I have referred to these points only because I think they are major issues. There is a number of other points, which I shall hope to see raised or raise myself on the Committee stage: notably, that what everybody agrees should be one of the purposes of the electricity authority is not stated as one of its purposes—the increasing of the supply of electricity to rural areas. This was recommended by the Scott Committee, and every noble Lord who has had anything to do with agriculture and land will have noticed that not a single reference has been made to increasing the use of and cheapening electricity in rural areas. That omission seems to be quite incomprehensible. I would conclude by saying that I, with my friends here, accept this Bill and do not oppose it.

4.18 p.m.


My Lords, we have listened to two speeches in defence of this Bill. The noble and learned Viscount the Lord Chancellor made out what he called a good case; indeed he congratulated himself chat it was an over-whelming case in favour of a substantial measure of reorganization of the electricity industry. I agree that there is a case for substantial reorganization of the industry; but I could find in the noble Viscount's speech nothing whatever in defence of this particular Bill. The noble Lord who has just spoken said that there was need for a more systematic development. I agree with him; but he said nothing about this Bill at all, except to point out the blots in it. The only reason, I gathered, why he was supporting it, was that the Government had a mandate at the last Election to Carry out wide schemes of nationalization. That, of course, we also accept—and that is the explanation of the action of my noble friend on the Front Bench; that is why he "is opposed to but not opposing the Bill."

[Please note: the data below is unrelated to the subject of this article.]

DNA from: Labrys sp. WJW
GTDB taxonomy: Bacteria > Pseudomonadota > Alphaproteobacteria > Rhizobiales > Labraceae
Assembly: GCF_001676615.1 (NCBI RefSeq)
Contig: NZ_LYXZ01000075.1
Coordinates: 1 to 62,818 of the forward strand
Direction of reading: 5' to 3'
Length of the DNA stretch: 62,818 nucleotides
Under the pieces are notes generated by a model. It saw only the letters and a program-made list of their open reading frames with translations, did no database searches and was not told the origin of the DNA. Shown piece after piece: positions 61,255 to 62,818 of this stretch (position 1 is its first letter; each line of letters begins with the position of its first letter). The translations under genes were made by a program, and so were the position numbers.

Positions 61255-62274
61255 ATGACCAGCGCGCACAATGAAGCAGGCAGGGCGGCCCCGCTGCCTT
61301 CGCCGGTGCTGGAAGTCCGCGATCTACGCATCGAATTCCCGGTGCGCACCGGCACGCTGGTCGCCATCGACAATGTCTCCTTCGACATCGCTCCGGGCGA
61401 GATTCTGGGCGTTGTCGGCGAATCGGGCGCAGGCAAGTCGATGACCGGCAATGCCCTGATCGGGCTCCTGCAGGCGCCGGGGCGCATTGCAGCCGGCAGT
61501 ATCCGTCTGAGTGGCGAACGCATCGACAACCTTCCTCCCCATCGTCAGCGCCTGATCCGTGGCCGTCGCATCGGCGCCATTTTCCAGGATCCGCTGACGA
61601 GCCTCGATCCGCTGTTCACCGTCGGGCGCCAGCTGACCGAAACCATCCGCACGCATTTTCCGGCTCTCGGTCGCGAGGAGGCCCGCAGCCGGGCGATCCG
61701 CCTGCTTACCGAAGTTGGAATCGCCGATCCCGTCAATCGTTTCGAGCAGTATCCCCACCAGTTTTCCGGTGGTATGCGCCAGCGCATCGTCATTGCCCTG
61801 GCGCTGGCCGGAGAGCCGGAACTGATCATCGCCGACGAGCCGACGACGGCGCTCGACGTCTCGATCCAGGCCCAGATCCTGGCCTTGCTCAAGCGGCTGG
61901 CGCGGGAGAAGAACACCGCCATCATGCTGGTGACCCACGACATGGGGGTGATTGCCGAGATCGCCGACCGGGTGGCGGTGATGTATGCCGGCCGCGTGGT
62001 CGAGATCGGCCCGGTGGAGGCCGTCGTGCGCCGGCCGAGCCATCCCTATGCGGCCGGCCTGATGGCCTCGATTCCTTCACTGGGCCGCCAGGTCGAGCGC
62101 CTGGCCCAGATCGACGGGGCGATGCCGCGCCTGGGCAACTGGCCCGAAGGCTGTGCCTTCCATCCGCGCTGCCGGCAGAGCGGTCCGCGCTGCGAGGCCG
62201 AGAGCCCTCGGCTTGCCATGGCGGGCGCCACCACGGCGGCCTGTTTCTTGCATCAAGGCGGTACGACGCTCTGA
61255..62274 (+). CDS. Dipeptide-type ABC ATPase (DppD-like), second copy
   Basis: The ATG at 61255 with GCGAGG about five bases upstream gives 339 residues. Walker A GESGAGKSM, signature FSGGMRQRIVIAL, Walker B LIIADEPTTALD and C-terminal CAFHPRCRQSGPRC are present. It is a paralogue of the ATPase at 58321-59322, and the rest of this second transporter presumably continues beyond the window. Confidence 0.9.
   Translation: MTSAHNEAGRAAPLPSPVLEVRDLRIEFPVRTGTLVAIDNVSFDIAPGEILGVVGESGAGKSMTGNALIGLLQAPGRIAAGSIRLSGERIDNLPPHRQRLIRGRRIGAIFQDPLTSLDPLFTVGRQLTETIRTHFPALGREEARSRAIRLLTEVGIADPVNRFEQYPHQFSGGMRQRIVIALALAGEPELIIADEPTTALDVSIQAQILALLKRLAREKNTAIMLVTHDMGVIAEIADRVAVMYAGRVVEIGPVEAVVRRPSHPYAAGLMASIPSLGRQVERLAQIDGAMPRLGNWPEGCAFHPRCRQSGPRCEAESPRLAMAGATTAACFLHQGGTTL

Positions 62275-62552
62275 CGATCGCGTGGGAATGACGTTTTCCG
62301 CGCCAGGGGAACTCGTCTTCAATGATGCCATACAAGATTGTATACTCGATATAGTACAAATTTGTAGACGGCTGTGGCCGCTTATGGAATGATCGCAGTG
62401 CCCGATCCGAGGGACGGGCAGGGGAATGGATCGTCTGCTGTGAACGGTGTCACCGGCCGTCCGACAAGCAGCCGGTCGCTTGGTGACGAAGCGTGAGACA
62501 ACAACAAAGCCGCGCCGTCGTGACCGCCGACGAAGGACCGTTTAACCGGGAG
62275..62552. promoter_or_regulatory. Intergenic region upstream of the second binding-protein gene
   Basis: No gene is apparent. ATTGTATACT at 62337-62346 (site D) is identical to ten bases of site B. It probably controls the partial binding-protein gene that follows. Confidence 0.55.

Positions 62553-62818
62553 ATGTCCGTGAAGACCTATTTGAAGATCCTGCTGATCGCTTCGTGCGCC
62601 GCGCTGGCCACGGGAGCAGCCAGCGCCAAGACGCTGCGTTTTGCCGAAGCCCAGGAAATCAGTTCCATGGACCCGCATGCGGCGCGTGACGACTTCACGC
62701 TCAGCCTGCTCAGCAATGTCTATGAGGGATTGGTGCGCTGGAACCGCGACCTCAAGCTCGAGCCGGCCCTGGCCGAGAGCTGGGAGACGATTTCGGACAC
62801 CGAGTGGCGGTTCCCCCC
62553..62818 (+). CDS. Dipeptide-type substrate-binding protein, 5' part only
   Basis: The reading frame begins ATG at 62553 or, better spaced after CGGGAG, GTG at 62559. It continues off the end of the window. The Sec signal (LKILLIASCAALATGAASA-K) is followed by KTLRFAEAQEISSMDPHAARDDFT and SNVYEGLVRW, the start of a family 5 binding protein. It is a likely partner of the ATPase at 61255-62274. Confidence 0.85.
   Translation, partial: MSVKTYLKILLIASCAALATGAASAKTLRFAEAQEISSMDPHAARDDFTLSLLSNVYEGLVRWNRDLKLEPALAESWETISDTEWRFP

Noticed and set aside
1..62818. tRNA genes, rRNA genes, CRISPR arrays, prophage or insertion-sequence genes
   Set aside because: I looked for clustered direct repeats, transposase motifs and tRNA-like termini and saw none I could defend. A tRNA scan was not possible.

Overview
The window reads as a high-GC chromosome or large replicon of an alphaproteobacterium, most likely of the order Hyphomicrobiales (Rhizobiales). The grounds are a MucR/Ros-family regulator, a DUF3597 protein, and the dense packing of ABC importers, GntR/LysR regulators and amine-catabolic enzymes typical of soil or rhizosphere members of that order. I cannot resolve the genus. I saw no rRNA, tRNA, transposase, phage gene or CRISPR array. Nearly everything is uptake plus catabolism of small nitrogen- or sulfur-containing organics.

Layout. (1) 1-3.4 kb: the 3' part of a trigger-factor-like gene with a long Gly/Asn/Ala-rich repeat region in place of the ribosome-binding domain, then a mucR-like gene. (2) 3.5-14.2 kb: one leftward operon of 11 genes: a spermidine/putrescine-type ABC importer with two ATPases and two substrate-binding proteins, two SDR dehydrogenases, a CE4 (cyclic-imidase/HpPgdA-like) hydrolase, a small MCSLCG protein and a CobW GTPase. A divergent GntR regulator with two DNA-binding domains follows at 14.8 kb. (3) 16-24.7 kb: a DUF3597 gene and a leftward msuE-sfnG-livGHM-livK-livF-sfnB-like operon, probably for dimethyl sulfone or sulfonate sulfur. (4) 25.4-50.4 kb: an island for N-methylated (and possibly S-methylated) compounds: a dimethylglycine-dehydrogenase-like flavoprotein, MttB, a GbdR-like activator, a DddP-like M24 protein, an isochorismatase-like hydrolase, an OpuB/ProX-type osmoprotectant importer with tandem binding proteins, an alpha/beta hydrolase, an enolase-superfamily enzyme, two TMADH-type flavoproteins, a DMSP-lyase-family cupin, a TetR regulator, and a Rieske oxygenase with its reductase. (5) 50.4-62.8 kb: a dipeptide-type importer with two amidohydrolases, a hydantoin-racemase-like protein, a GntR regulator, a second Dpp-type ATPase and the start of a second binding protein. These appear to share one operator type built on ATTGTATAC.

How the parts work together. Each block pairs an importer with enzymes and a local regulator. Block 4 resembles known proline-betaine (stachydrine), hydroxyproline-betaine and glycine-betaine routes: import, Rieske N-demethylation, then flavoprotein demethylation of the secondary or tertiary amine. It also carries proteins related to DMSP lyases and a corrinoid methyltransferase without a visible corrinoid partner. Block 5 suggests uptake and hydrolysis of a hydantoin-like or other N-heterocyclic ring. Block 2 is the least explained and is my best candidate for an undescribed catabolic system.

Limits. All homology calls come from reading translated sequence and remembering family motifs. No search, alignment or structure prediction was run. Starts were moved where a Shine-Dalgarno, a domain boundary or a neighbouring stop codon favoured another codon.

The objects of the Bill, or, at any rate, the objects which are set before those who will have to administer its machinery, are very modestly stated at page 3 of the Bill, in subsection (6) of Clause 1, and, as the Lord Chancellor reminded us, those objects are the development and cheapening of supplies as far as practicable. For that purpose this Bill is not needed. There are exiting undertakers who are developing the electricity supply, and at a progressive cheapening of the price. The only thing that they require in order to accelerate the development and, still further, to reduce the price, is additional plant to make good their war losses, and, above all, the fuel to work their undertakings. If yon want more and cheaper electricity at once you can get it by giving us more coal, a better quality of coal and coal at a lower price. But nothing was said in the Lord Chancellor's speech to show how that could be brought about, and there is nothing in this Bill which will produce a better quality or a cheaper fuel.